Cover Story: Remembering Carl Skoog

In our 20th Anniversary Issue, we speak with editors, art directors, photo editors and contributing photographers past and present about their favorite covers from our first 100 issues. Here’s an excerpt from the conversations with ski historian Lowell Skoog.

October 2000 Skier: Brian Sato Location: Mt. Baker, Wash. Photo: Carl Skoog

October 2000
Skier: Brian Sato
Location: Mt. Baker, Wash.
Photo: Carl Skoog


“From 1994 through 2003, my brother Carl had nine cover photos in Backcountry Magazine, more than anyone else, ever. Each of those shots displayed Carl’s knack of placing a skier in a setting that made you want to be there. My favorite is the photo of Brian Sato on Mt. Baker in Issue 24. It’s a picture that—in the Lower 48—could only have been taken in Carl’s beloved Cascades. It reminds me of the classic glacier shots by Bob and Ira Spring, Washington’s best-known mountain photographers when Carl and I were kids. I think that was deliberate. Carl wanted to create a set piece in a classic style, but with an edge that was thoroughly modern. He succeeded wonderfully.” —Lowell Skoog, ski historian. Contributing photographer Carl Skoog died on an expedition to Cerro Mercedario, Argentina in 2005.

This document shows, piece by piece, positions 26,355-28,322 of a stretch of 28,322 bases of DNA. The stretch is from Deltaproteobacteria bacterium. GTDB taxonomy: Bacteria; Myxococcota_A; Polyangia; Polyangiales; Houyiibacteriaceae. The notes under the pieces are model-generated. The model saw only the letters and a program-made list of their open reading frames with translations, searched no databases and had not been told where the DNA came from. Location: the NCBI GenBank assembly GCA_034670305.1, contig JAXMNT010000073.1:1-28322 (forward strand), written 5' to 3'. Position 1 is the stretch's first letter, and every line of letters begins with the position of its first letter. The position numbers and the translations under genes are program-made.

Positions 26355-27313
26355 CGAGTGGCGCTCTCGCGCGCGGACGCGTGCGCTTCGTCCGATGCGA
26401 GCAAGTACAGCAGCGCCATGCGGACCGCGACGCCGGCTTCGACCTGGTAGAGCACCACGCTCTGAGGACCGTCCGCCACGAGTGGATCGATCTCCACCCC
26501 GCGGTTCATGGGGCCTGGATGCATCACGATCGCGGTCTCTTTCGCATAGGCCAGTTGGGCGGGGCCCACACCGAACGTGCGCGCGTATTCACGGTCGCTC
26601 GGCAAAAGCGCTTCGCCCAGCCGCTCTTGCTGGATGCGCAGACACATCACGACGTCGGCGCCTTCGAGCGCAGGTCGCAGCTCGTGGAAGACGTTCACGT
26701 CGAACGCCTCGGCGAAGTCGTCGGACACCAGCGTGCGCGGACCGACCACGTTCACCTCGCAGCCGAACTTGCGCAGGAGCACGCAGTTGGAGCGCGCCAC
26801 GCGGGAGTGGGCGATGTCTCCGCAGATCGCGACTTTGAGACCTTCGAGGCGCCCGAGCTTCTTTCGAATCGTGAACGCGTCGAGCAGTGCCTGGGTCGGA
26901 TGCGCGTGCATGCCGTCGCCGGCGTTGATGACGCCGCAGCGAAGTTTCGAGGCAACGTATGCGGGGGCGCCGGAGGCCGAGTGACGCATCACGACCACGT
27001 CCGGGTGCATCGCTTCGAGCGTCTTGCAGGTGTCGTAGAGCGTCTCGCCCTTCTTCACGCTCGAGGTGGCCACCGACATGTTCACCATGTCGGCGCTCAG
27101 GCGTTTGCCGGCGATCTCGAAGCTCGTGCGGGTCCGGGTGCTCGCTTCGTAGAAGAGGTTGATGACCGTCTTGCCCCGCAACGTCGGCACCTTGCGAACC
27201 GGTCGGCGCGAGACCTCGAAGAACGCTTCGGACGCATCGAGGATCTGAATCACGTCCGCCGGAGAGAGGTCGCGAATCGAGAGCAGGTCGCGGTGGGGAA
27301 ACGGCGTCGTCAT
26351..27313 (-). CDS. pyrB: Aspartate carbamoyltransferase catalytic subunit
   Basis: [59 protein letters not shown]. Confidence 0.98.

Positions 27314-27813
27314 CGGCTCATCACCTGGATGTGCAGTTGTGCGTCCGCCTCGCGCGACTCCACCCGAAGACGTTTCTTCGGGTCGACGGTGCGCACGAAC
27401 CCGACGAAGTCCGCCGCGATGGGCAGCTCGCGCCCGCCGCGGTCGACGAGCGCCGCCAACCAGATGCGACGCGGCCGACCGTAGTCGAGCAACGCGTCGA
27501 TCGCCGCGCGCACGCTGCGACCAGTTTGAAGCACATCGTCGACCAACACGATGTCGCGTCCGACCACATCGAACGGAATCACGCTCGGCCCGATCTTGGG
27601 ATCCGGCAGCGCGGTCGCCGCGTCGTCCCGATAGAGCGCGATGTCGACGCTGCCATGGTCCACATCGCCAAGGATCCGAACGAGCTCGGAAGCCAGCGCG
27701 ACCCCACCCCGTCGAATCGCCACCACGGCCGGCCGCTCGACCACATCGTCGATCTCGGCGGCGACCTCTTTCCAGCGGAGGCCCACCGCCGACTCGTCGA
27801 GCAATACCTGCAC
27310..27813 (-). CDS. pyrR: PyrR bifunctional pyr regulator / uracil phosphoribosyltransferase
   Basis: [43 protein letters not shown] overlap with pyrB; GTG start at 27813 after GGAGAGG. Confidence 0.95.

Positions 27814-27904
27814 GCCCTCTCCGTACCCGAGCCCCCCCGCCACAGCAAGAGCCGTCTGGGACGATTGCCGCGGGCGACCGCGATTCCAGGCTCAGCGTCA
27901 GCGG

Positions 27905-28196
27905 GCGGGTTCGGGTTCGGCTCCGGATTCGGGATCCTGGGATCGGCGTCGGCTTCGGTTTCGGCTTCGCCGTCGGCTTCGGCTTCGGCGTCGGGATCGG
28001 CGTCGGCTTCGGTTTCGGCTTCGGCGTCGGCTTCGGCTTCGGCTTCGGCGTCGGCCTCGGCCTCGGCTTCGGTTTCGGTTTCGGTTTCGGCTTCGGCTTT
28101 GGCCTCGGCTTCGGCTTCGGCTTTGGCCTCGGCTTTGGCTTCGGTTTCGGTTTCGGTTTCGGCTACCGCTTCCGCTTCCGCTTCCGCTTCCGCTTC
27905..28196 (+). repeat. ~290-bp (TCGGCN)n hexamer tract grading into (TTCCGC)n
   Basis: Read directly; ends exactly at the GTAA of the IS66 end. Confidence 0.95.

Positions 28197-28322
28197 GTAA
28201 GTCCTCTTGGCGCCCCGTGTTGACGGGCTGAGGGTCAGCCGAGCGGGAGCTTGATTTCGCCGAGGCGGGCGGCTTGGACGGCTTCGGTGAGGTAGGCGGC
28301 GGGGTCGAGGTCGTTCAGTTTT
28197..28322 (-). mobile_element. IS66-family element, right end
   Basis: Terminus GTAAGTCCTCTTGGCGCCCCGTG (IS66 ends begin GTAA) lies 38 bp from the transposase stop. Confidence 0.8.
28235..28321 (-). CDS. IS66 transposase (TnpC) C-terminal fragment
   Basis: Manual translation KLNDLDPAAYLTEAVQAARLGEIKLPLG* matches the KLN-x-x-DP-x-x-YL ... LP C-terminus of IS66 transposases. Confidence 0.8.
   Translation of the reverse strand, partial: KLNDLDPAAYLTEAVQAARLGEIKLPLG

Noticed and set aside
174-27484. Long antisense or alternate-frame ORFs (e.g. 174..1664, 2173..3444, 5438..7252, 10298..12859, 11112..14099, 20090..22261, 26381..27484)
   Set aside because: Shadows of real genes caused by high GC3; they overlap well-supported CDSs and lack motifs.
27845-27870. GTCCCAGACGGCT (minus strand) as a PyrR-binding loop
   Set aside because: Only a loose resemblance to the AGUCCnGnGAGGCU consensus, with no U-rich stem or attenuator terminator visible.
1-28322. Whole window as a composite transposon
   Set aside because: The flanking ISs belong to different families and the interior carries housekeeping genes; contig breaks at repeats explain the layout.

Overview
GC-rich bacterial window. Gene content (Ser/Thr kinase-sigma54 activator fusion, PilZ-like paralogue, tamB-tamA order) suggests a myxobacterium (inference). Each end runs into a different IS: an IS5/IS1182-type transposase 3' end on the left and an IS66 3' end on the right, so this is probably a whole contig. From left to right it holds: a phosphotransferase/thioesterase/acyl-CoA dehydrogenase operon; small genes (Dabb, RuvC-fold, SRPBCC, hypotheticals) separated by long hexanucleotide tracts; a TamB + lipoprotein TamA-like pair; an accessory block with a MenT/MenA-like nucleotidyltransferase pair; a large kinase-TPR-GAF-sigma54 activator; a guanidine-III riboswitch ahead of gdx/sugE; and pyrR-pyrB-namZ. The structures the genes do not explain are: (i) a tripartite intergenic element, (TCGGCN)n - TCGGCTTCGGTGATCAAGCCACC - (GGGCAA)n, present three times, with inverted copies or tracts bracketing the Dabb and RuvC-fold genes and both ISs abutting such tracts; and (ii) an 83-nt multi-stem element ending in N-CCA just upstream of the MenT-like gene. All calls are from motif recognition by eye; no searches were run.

1. Thanks for sharing this set of memories, Lowell. I had the distinct and memorable pleasure of joining Carl on Martin Volken’s first tour near Mt. Waddington, in 2000. I was a still-budding ski touring maniac back then, with ambitions MUCH larger than abilities. As such, I was the caboose of the group. However, Carl gently and humorously assisted me with many small tips that I still recall today. And, I got to host his slide show at MY home after that trip! I knew I was in the presence of mountain greatness, having shared a trip with Carl and Martin. I even bought his, “:Enjoy Free Snow” T-shirt at your garage sale of his gear. Each time I wear it, I raise a ski pole in Carl’s honor. I’m glad that you and Gordy shared Carl with the rest of us, after, of course, you made all those first ascents/descents…Greg Lange

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